President Uhuru Kenyatta on Wednesday, November 17 assented to the Law of Succession (Amendment) Bill, 2019 ushering in a new legal era for succession planning in Kenya.
President Kenyatta stated that the bill would “streamline the administration of succession matters in the country.”
The Bill was sponsored by Homa Bay Town MP Peter Kaluma in November 2019. At a ceremony attended by Head of Public Service Joseph Kinyua, National Assembly Speaker Justin Muturi and Clerk of the National Assembly Michael Sialai, Uhuru signed it into law alongside the Refugees Bill and Foreign Service Bill.
The three bills will have to be gazetted as Acts of Parliament within the next seven days to become law. According to Kaluma, the Succession law is meant to offer greater protection to spouses, children and the extended family in succession matters.
It defines spouses and marriages as in the Marriage Act where spouse means “a husband or wife” and marriage means “the voluntary union of a man and a woman whether in a monogamous or polygamous union and registered in accordance with this Act.”
It notably amends Section 29 of Cap 160 to define dependants as;
(a) the wife or wives, or former wife or wives, and the children of the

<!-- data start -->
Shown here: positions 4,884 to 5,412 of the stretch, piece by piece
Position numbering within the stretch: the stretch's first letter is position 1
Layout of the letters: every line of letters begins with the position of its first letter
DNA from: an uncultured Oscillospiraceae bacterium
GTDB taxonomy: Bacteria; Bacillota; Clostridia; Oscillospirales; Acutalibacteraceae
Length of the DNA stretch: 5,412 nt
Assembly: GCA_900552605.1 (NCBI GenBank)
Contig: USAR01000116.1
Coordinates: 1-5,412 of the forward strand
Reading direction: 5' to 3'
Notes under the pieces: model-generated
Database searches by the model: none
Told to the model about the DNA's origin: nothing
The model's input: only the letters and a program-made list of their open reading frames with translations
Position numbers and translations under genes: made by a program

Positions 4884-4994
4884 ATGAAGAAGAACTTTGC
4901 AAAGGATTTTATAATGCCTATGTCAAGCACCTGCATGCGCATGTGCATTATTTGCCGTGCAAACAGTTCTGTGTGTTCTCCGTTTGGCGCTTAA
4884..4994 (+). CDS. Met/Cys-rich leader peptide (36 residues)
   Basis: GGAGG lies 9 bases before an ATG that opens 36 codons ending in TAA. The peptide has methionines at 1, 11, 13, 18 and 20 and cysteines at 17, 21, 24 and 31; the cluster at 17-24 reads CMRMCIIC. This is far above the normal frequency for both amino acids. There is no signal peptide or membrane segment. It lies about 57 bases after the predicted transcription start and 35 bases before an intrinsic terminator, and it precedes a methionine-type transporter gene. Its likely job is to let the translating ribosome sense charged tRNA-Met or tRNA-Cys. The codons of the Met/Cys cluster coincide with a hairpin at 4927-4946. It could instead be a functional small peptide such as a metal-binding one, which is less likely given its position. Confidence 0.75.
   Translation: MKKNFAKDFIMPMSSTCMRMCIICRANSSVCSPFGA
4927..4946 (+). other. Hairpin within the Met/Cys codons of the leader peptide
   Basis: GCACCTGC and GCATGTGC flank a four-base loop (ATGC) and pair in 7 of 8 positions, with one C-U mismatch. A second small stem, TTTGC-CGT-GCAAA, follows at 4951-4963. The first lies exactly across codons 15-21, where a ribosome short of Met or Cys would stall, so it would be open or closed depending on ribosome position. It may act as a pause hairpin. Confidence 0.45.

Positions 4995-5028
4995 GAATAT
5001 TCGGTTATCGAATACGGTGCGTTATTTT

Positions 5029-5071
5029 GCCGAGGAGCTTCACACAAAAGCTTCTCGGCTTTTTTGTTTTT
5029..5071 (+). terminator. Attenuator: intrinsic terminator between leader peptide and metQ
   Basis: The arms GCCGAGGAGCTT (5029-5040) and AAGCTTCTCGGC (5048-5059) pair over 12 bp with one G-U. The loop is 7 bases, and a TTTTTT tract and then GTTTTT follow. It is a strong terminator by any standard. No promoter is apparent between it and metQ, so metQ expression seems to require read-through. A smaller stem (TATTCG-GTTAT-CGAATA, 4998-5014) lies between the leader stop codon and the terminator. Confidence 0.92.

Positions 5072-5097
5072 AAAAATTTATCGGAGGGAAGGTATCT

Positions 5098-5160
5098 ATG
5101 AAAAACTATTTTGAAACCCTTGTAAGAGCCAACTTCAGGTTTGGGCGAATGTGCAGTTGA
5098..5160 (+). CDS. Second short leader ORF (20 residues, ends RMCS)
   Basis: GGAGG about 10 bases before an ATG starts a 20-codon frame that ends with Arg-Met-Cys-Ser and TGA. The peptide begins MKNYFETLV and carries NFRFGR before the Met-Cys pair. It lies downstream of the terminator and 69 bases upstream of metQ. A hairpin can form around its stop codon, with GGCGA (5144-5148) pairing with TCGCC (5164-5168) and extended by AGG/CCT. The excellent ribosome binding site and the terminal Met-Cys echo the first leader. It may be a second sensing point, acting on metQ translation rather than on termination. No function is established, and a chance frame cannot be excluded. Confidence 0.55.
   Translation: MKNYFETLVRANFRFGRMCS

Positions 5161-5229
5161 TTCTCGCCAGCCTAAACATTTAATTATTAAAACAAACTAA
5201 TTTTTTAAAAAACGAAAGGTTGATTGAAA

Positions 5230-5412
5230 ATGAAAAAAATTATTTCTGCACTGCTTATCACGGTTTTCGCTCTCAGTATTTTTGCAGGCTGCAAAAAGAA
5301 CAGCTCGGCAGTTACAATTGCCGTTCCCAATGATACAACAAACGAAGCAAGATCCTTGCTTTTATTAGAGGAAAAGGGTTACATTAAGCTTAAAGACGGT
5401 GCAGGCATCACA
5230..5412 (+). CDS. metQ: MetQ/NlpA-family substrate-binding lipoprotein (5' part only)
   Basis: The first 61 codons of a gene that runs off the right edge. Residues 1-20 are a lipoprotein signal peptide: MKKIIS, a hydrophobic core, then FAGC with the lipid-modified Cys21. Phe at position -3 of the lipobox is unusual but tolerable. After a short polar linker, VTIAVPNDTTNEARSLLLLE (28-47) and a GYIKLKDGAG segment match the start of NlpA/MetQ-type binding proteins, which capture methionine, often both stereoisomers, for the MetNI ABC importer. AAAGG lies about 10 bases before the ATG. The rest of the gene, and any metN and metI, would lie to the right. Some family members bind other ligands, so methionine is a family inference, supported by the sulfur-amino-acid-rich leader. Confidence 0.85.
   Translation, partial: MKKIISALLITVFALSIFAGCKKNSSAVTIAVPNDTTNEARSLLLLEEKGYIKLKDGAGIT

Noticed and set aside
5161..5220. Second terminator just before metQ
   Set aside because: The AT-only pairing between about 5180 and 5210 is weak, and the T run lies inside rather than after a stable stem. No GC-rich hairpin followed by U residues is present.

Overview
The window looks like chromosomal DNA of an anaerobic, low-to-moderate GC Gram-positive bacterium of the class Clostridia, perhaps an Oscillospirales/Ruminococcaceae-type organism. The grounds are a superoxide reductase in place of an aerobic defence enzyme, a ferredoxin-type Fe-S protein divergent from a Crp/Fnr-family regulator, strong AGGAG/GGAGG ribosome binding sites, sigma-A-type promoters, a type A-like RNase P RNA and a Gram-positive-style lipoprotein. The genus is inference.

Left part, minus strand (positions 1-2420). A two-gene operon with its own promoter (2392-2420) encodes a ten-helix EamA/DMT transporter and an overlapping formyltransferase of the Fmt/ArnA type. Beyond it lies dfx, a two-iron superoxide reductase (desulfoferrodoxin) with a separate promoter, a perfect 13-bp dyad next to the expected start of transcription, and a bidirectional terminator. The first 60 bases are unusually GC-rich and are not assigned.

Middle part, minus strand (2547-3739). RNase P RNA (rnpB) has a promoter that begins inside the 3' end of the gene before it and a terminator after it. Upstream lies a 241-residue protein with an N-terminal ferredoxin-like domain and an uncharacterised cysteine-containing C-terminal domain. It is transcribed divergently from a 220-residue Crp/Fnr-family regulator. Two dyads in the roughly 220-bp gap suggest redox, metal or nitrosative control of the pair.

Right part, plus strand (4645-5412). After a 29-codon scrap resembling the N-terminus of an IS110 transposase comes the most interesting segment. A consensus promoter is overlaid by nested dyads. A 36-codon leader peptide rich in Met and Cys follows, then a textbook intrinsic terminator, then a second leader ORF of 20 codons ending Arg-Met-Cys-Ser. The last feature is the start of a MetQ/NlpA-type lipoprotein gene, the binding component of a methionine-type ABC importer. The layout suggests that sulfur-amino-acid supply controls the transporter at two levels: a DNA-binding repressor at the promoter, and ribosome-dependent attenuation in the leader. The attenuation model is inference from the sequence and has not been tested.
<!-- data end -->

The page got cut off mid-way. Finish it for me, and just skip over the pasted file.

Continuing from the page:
deceased whether or not maintained by the deceased immediately prior to
(b) such of the deceased’s parents, step-parents, grand-parents,
grandchildren, step-children, children whom the deceased had taken into
his family as his own, brothers and sisters, and half-brothers and halfsisters, as were being maintained by the deceased immediately prior to his
(c) where the deceased was a woman, her husband if he was being
maintained by her immediately prior to the date of her d***h.
Legal analysts have opined less legal backing to nonconventional dependants such as secret lovers to stake a claim to estates of deceased individuals. It does offer them some leeway, stating;
“A person not named in this section shall not be a dependant for the purposes of this Act unless the person proves [he or she was] maintained by the deceased for a period of two years prior to the deceased’s d***h.”